BAND-E-AMIR, Aghanistan (CBS ) -- It's been called Afghanistan's Grand Canyon; 230 square miles of soaring cliffs and cascading lakes on the edge of the Hindu Kush Mountains. Band-e-Amir is Afghanistan's first national park.
The landmines from decades of war are gone. The villagers who stripped the hills of brush for fuel and hunted the wildlife to near extinction for food, they have new jobs as official park rangers. Aji Zahir was one of the first. He says, "During Taliban many, many people come and hunt here."
He and a dozen others like him are being paid to protect this place, a project funded by US AID. They watch for poachers, they look out for wildlife, they talk to tourists; many believe these waters have the power to heal.
The ranger job comes with a uniform and a salary. Still, the idea took some getting used to; for generations these people have lived off the land. The concept of conservation didn't exist. Zahir says, "I think it is better now than before. It is because before these people before not understand what is national park."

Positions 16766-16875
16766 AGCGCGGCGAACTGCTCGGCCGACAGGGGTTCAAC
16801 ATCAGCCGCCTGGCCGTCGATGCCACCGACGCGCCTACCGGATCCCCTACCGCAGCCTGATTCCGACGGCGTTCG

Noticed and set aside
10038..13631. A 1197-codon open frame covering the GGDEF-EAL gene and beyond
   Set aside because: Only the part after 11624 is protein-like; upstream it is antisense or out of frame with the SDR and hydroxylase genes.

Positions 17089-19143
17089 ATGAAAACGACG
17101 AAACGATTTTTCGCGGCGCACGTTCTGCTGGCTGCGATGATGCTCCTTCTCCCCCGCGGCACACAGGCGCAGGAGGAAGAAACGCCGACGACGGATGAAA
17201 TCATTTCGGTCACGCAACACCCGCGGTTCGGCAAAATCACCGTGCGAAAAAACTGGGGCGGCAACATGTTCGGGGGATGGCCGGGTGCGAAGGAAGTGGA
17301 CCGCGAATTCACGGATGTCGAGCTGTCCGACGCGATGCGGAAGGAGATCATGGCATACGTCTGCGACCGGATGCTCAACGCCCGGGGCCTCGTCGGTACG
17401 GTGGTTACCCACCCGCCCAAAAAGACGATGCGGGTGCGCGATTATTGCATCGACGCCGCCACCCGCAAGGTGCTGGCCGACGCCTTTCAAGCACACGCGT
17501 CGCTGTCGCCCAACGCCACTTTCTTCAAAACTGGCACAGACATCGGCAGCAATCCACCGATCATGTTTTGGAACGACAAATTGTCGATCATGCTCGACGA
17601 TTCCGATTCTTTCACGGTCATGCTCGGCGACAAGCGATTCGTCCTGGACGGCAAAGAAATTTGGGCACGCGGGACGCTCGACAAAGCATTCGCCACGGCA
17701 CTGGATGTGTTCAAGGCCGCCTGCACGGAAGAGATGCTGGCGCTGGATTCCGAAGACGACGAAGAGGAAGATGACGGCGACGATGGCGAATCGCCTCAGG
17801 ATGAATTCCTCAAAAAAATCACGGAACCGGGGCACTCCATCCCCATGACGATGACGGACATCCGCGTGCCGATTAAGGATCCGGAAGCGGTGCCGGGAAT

The biggest benefit so far is money. Tourist numbers have exploded from 900 a year to 6,000, almost all Afghans.
The park is changing the economy of entire villages here. Farmers are renting out spare rooms and their donkeys to tourists; for the first time they're able to make a living off of these lakes.
Marzia's family used to survive by collecting shrub brush from the hills for fuel. Now, they rent out a room to tourists for about $27 a night.
She says for the first time her family is earning a good living. The villagers are starting to see another benefit; the park, and the land on its borders is coming back to life.
Last summer, a Persian leopard, thought to be extinct in Afghanistan, was caught roaring at a remote camera on the park's edge. Naseem Sultani heads up the park ranger program for the Wildlife Conservation Society. Sultani says, "When we got down to the cameras we opened and suddenly we could see there was a Persian leopard, and I must tell you we start dancing you know? We were on the sky!"
These days, the rangers are learning English. There are plans to build an airport nearby, so tourists can fly over the long and dangerous road from Kabul. Zahir says, "I hope this national park slowly, slowly makes this seem like in other countries."
Safe enough to share this extraordinary landscape with the rest of world.